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Fossil-fuel emissions continue to grow at an accelerating pace, driving unprecedented climatic changes, changes felt here and now. In response, an array of stakeholders at the University of Utah are seeking out solutions, but with approaches that contrast significantly. In their broadest sense, these solutions range from those that work within current institutions to those that seek to address climate change at its root, as a systemic problem.

At this critical juncture in history, we must embrace the scientific reality that incremental, system-sanctioned change does not respond to the character or magnitude of climate change. It is time for the U. to take meaningful action and divest like it did in 1987 to help end apartheid. President David Pershing needs to follow through on his seven "Core Commitments," particularly the principle, "The New U. integrates the values of a sustainable and just society into all facets of the university, including academics, operations, and administrative practices."

This would include the Investment Management Office divesting the endowment of fossil fuel stocks that are morally unjust. Both sides agree that the initial cost to the endowment is small and could be net positive in the long run.

However, the minority vote opposing divestment at the University of Utah fears losing fossil fuel partnerships. This approach favors system-sanctioned change by working in partnerships with industry that Bill Johnson believes could lead to technology surges in "carbon efficiency, carbon capture, alternative energy sources, and centralization of combustion and efficient distribution of electricity, among many others." Similarly, his colleague, Dr. Cari Johnson, notes that the energy transition could happen "through partnerships with the industry, which, after all, has some of the most advanced technology available."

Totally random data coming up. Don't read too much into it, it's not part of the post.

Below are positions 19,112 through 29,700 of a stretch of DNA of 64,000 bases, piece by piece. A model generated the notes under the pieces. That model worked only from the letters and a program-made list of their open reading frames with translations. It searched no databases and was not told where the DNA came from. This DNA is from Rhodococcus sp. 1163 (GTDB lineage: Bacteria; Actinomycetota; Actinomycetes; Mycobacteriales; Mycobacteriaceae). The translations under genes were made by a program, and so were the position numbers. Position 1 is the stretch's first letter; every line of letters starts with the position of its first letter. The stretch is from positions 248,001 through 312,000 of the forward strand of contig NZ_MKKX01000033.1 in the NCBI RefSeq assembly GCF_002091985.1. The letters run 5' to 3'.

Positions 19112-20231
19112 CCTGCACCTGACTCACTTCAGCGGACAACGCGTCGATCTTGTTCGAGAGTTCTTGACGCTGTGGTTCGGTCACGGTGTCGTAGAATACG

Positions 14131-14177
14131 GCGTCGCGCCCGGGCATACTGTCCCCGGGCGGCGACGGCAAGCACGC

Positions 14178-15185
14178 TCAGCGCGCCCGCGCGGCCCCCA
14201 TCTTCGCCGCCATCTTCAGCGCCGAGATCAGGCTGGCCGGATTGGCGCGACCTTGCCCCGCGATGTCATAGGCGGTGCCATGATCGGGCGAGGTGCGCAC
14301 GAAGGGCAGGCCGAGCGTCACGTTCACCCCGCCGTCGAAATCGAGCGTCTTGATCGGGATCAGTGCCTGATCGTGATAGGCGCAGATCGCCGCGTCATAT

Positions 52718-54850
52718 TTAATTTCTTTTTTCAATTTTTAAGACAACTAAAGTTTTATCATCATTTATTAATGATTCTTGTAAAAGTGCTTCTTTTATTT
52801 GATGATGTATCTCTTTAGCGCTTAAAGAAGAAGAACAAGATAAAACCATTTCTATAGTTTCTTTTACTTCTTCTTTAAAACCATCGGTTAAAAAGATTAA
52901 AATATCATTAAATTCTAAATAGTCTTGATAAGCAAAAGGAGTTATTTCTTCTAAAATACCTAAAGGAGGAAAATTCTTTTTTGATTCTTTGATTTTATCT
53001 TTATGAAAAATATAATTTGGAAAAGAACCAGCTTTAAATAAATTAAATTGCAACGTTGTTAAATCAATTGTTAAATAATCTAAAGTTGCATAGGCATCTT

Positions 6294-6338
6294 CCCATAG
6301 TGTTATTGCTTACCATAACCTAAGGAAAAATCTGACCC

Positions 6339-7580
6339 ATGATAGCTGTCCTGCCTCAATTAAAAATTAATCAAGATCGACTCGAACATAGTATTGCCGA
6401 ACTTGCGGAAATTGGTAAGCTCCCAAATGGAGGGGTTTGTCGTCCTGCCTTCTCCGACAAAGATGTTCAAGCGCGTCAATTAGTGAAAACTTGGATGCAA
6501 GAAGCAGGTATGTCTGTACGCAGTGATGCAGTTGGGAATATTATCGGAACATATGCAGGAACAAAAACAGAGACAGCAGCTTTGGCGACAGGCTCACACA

The majority vote supporting divestment highlights discrepancies in political-economic systems affecting policy decisions to block solutions to climate change (i.e. fossil fuel corporations value profits over morals). The divestment resolution states, "Continued investment in the fossil fuel industry is risky business and incongruent with climate science and incongruent with the university's education, sustainability and leadership values. Divestment is our moral, ethical and fiduciary responsibility. We have no right to invest in the destruction of the climate our students will inherit."

Divestment does not prohibit charitable donations from fossil fuel corporations, and Ryan Pleune is correct in asserting that "as a matter of reparations for climate change and for obfuscating climate science, if the industry is serious about supporting a transition to renewables, they should donate more research money."

To President Pershing and the Board of Trustees, I propose a set of partnerships and investment principles consistent with science and policy. In research published in the prestigious journal Nature, Christophe McGlade found that 82 percent of coal, 49 percent of gas and 33 percent of oil must stay in the ground in order to adhere to the Paris Climate Agreement, signed by over 177 countries, including the United States. A corporation interested in an energy transition that wants to partner with "The New U." or be eligible for investment money should commit to increasing funding towards renewable energy, and divesting the respective 33-82 percent of their fossil fuel interests to align with the global carbon budget.

This is the equivalent of the Sullivan Principles for Corporate Responsibility that the U. signed onto before fully divesting in 1987. It is time for the U. to again act as a leader, a role that can help leverage the political will for substantive legislation like a carbon fee and dividend or a moratorium on fossil fuel development on public lands.

Emily Nicolosi is a Ph.D. student in the department of Geography at the University of Utah.